DEAR NEW FARM:
We are working to introduce and open a food-service facility encompassing
Catskills Pie Kitchen; a cooperative pie/coffee shop; and a cooperative
licensed kitchen, packaging, labeling, and refrigerated-storage
facility catering to retail, wholesale, manufacturing, mail-order
and storage locally in Delaware County, N.Y. The pie kitchen will
use mainly organically grown fruit and ingredients sourced within
We are seeking interested parties to contact us directly to find
out how they can share in the use and growth of this project. It
will be run as a nonprofit cooperative for the members and run by
the members democratically. Please email RoboticDolphin@yahoo.com
or to the Catskillag@yahoogroups.com
We wanted to share your vision with the rest of our readers, not
only to help you with your networking—before we get on our
soapbox, try www.farmtotable.org
for potential collaborative partners in your area—but also
to provide inspiration for others who might be dreaming up similar
One thing we can say for sure is that you are not alone. A sea
change is swelling on a tsunami scale. People are beginning to think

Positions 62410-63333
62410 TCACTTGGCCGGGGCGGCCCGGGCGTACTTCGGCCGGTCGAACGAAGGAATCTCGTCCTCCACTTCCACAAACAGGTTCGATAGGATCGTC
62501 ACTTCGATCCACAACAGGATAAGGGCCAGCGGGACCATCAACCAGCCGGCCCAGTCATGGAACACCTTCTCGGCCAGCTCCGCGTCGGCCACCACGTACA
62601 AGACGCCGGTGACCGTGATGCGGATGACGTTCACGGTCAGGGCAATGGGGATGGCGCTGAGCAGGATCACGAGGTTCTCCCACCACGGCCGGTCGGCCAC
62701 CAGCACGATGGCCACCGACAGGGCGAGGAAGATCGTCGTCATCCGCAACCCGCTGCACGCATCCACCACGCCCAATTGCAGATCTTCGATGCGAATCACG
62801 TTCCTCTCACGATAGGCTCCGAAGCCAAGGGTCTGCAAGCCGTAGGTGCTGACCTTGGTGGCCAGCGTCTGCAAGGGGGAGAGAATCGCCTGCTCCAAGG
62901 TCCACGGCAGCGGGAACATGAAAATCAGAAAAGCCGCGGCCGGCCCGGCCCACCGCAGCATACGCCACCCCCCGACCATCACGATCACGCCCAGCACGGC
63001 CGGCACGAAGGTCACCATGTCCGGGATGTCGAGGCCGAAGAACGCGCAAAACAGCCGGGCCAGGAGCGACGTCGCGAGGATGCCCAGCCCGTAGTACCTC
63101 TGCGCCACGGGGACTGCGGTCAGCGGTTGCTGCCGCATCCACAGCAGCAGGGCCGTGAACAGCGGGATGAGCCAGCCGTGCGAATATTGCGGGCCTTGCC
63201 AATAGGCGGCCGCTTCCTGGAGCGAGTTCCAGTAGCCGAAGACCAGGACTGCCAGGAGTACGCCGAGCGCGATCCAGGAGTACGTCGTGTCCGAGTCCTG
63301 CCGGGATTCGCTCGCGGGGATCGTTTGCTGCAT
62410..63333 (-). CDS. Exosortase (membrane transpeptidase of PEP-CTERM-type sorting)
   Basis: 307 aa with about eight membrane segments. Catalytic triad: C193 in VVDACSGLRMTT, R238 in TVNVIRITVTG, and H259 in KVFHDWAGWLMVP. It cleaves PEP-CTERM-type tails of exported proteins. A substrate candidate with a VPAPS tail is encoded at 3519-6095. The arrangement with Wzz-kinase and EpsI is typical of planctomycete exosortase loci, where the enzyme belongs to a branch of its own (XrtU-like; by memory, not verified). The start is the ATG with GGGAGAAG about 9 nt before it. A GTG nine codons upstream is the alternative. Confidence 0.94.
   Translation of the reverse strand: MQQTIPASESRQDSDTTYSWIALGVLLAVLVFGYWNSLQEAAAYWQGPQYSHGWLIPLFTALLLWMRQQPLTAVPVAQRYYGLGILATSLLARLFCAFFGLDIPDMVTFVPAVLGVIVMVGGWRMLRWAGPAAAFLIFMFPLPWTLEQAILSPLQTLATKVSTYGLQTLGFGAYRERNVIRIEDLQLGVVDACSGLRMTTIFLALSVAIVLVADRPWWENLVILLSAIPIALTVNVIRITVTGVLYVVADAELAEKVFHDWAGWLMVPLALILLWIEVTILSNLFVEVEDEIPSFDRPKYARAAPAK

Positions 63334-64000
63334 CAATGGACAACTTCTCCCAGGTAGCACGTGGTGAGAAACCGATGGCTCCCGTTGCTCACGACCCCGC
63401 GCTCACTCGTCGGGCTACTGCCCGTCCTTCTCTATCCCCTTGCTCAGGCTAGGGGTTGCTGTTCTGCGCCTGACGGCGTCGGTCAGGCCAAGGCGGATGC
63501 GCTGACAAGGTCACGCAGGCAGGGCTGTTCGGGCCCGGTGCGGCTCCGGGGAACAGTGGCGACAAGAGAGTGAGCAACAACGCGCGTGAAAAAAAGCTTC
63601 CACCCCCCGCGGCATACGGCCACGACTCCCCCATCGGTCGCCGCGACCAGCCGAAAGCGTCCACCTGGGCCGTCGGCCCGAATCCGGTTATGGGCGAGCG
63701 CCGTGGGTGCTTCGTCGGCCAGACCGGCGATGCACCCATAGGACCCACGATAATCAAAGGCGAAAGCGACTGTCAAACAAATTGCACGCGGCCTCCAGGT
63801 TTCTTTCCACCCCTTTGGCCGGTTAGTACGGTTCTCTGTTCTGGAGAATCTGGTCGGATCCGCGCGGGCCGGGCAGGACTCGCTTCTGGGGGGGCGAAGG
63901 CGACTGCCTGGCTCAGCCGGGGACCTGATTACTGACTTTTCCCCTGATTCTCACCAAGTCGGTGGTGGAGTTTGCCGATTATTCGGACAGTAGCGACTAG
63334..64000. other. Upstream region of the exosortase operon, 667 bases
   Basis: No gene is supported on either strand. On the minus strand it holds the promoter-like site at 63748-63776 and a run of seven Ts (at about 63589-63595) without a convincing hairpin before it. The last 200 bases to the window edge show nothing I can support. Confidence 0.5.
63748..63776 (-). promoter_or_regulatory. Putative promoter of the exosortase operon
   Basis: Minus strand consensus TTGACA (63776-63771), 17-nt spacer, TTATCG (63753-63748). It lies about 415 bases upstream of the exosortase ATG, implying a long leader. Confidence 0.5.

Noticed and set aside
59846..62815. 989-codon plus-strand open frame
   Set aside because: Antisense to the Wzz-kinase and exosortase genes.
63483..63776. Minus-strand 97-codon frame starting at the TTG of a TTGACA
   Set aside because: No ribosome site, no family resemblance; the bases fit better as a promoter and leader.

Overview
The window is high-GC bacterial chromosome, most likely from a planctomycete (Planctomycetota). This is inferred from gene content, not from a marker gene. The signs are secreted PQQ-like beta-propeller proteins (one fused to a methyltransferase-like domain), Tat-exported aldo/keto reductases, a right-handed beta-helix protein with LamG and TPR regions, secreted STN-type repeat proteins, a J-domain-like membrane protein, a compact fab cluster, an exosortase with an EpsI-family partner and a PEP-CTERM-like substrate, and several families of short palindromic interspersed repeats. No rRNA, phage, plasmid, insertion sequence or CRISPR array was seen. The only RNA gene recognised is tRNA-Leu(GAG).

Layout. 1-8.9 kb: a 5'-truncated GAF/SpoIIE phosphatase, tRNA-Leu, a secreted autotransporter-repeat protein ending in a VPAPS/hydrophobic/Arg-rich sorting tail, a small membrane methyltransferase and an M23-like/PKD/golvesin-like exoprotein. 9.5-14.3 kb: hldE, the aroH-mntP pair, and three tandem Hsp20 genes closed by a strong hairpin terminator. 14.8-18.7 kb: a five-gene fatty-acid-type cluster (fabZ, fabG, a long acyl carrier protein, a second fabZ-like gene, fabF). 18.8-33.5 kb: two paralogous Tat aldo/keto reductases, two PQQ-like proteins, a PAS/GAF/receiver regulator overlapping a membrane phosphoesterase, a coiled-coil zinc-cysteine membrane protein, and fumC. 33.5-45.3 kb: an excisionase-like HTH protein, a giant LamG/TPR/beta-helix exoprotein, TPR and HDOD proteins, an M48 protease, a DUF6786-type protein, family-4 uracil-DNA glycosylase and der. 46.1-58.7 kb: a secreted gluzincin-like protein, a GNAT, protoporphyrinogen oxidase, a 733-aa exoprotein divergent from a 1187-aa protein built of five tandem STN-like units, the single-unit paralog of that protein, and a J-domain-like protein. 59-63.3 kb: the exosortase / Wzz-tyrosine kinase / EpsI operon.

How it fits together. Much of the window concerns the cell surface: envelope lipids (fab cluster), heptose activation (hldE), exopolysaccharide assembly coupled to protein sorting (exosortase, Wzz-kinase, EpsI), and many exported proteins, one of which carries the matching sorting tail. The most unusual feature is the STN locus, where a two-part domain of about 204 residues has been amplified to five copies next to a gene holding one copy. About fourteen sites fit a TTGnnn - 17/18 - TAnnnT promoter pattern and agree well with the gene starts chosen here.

radically differently about their relationship with their food,
and, like the Hundredth Monkey phenomenon, this higher level of
awareness seems to be approaching a critical mass. As Leopold Center
Director Fred Kirschenmann commented in a recent New Farm interview,
of the Middle, there is a new breed of conscious consumers who
want more than cheap hollow calories; they want authenticity, a
story behind every mouthful and ethics in every bite.
Books such as Eric Schlosser’s Fast
Food Nation and essays by New York Times writer Michael Pollan
and others outlining the consequences of a food system gone awry
are finding their way into popular culture, and people are seeking
alternatives. These people are counting on folks with vision such
as you and your community of friends, Drew, to provide those choices.
Folks who put the heart in hash browns such as Tod Murphy, founder
of the Farmer’s Diner in Barre, Vermont, where you can rest
assured nothing on your plate traveled more than 60 miles (most
of it, much less). Righteous restaurateurs like Judy Wick of the
White Dog Café (www.whitedog.com)
in Philadelphia, where locally grown food, award-winning cuisine,
and social activism are daily fare.
The list of is extensive and growing. (We’ve actually considered
writing Schlosser to suggest that he author a companion--Slow Food
Nation--to chronicle what’s right with the way we Americans
are learning (or relearning) to bring our food from the farm to
the table, and to tell the story of the local food revolution. We’re
glad to hear that you’re a part of it.
Build it, Drew; we think they will come.
us with comments, suggestions and questions.